April 14, 2017 1 COMMENTS

Here's how Maine fared in this year's heating season

With winter officially over, the Governor's Energy Office has released a comparison of average prices for heating oil and propane for the 2016-17 heating season and the previous six years. While up from last year, the office reported heating fuel prices remained much lower than they were from 2011-15.

The Governor's Energy Office reported an average per-gallon price of $2.17 for heating oil and $2.14 for propane this past winter — both significantly lower than the $3.67 for heating oil and $3.13 for propane reported for the winter of 2011-12.

Mainers experienced lower heating fuel prices than the rest of New England, the office reported. Average heating oil prices for the other states were: New Hampshire ($2.35); Vermont ($2.27); Massachusetts ($2.57); Connecticut ($2.66) and Rhode Island ($2.61). Average propane prices were: New Hampshire ($3.37); Vermont ($3.52); Massachusetts ($2.98); Connecticut ($2.86) and Rhode Island ($3.49).

In addition to slightly higher prices this winter, the office reported that heating demand (measured by heating degree days) was about 4.8% higher this year than last year's very mild winter. The 2016-17 heating season, on the other hand, was 12% milder than the 2013-14 and 2014-15 heating seasons.


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04/18/17 AT 10:28 AM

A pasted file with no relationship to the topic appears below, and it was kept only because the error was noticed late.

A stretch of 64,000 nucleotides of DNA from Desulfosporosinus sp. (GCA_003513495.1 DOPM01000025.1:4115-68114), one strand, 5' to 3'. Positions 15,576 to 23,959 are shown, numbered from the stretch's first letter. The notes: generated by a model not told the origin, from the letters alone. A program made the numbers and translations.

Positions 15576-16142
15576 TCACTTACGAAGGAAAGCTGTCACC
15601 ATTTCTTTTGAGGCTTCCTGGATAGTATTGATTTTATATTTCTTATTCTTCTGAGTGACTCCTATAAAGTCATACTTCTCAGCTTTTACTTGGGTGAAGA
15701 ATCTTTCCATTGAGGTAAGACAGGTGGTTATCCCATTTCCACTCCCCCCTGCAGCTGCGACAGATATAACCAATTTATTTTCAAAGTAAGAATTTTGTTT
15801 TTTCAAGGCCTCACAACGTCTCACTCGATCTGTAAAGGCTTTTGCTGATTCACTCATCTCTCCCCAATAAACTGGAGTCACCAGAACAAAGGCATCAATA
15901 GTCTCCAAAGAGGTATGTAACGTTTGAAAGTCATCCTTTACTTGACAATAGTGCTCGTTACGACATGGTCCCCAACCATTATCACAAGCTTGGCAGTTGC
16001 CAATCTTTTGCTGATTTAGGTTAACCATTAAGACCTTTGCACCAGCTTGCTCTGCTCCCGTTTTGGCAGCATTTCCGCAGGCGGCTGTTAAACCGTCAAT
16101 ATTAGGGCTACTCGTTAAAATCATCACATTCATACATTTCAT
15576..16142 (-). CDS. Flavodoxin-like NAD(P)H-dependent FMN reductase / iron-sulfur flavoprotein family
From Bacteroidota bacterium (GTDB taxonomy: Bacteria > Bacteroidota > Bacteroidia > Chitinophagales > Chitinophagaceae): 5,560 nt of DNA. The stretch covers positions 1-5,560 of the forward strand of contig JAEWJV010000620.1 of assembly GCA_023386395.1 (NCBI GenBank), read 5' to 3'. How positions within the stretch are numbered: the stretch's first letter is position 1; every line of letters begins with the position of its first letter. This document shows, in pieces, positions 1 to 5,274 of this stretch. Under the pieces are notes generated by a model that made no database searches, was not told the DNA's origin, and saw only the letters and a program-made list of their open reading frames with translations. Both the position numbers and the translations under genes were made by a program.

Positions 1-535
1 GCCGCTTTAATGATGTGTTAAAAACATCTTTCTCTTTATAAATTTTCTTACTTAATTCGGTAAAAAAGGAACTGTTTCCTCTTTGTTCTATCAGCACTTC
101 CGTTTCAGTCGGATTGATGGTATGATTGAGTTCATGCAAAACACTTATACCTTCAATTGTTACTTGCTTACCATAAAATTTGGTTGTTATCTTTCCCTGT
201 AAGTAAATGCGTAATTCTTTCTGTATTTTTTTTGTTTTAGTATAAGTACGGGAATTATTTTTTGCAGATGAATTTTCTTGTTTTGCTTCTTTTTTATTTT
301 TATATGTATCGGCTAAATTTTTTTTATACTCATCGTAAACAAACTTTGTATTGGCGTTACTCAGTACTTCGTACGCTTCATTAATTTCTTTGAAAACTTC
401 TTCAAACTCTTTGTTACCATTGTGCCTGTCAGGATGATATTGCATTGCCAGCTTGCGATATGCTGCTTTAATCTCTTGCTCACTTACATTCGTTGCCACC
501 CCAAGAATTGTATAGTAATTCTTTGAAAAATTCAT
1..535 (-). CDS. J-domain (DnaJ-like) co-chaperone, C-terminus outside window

This is good information and I agree with the decision to publish it in this format, but $/gallon can be deceptive as a comparison of the cost of energy. The published heat values for fuel vary but 138,500 btu/gal is a reasonable number for No. 2 fuel, and for LP gas 92,500 btu/gal is reasonable. Using the figures from this past year, $2.17/gal for No. 2 means that the energy cost is about $1.56/mbtu where mbtu is 100,000 btu; and $2.14 for propane is about $2.31/mbtu. So, No. 2 was much less expensive this past year. Readers should understand that the comparison of the cost of No. 2 vs LP gas energy is constantly changing. Although the figures for this year were better for No 2, a few years ago the energy cost of LP gas was better. Readers should also keep in mind that this is the energy value of the fuel that goes IN to your appliance. The usable energy that your appliance will deliver depends on its efficiency. Efficiencies of different types of appliances can vary from 75% to more than 90%, so it's important to take this into consideration. Your service technician should be able to tell you what your efficiency should be. It would be a great thing for Maine consumers if someone (Mainebiz?) could become a focal point for this kind of information on an historical basis. Thanks.
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